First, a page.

Arusha, 13 November 2007 (FH) - The trial of Thomas Lubanga Dyilo, leader of a Congolese militia notably accused of having recruited children soldiers in Ituri, in north-eastern Democratic Republic of Congo (DRC), will begin on 31 March 2008 before the International Criminal Court (ICC), announced an official statement from the ICC.   

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Lubanga was arrested on 17 March 2006. The three charges for war crimes weighing against him were confirmed on 29 January. He led the Union of Congolese Patriots (UCP), a movement primarily composed of Hema soldiers.
The chamber will be presided by Adrian Fulford (United Kingdom), assisted by Elizabeth Odio Benito (Costa Rica) and by René Blattmann (Bolivia). Lubanga will be defended by Catherine Mabille of the Bar of Paris (France), vice president of Lawyers Without Borders. Mabille defended, in 2006 before the ICTR, the former mayor of Gikoro Paul Bisengimana. She will be assisted by Jean-Marie Biju Duval (France); the counsel at the ICTR for Ferdinand Nahimana, whose judgment in appeal will be delivered next week. The prosecution will be led by Luis Moreno Ocampo (Argentina) and assisted by Fatou Benssouda (Gambia)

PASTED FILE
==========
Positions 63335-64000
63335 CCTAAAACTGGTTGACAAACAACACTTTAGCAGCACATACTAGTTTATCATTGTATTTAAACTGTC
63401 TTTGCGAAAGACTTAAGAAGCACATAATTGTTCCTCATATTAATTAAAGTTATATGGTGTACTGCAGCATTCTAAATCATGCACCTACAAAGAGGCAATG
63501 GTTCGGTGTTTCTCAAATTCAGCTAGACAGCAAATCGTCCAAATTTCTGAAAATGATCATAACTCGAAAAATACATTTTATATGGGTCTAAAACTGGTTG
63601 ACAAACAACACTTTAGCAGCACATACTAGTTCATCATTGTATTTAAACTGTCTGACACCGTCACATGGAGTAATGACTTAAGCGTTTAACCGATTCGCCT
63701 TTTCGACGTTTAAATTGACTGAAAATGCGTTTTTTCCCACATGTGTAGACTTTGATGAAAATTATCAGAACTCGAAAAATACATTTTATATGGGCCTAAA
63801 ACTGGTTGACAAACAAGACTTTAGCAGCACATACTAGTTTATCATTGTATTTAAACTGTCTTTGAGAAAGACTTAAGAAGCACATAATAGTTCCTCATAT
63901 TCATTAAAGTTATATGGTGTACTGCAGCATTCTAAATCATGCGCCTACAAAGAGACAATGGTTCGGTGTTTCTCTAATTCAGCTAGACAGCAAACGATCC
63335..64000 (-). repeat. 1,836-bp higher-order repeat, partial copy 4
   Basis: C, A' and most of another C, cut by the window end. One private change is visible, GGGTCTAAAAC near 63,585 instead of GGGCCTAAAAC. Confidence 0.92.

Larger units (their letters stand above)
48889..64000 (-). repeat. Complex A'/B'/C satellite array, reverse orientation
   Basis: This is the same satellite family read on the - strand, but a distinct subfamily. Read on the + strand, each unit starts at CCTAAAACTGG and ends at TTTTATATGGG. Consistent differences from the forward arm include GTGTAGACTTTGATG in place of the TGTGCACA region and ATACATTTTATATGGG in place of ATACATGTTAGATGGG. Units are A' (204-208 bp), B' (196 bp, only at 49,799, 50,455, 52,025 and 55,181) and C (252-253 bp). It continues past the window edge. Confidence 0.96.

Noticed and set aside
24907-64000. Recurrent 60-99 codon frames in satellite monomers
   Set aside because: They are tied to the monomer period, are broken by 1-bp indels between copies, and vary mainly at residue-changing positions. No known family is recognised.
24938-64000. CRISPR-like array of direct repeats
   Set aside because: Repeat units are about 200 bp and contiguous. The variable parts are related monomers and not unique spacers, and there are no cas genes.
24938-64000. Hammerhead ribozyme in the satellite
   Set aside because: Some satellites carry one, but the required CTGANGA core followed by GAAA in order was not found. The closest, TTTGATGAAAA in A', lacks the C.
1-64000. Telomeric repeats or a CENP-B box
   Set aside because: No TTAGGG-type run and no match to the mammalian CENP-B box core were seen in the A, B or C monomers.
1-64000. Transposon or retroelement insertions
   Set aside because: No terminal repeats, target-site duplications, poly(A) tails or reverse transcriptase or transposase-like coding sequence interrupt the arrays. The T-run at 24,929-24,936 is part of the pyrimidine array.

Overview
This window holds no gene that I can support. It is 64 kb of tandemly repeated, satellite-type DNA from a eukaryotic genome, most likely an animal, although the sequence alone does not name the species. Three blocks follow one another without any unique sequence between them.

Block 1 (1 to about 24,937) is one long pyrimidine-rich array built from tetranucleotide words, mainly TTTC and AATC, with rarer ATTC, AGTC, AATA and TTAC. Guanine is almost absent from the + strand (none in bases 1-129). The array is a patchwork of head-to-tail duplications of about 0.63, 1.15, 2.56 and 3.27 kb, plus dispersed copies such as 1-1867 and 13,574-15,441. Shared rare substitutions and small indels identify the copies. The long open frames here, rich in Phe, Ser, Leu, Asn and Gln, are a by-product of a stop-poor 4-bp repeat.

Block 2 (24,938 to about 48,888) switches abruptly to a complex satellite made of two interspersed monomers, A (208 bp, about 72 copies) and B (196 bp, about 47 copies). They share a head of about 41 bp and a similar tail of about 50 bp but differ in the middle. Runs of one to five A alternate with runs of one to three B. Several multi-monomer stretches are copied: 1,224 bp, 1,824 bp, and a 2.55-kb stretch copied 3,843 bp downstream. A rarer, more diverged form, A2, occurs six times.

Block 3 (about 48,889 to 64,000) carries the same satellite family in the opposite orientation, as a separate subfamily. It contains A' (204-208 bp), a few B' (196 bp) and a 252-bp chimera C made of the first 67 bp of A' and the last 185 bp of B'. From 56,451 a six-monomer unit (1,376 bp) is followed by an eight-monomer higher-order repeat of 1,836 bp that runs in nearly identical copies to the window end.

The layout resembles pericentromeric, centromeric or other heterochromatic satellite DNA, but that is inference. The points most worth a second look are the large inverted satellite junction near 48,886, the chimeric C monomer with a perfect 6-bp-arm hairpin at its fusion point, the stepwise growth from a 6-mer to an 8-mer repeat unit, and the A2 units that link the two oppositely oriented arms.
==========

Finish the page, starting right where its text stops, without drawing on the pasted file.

The ICC, which exists since 2002, is presided by the Canadian Judge Philippe Kirsch; it employs approximately 650 people, including 18 judges, and had, in 2007, a budget of 89 million euros. Lubanga will be its first accused to be tried. The ICC has other on going investigations in Uganda, Sudan and in the Central African Republic.
A second accused from the DRC was recently transferred to The Hague. Germain Katanga is accused of war crimes and crimes against humanity. His movement, the Forces for the Patriotic Resistance in Ituri (FRPI) is primarily composed of Lendus opposed to Hemas.

© Hirondelle News Agency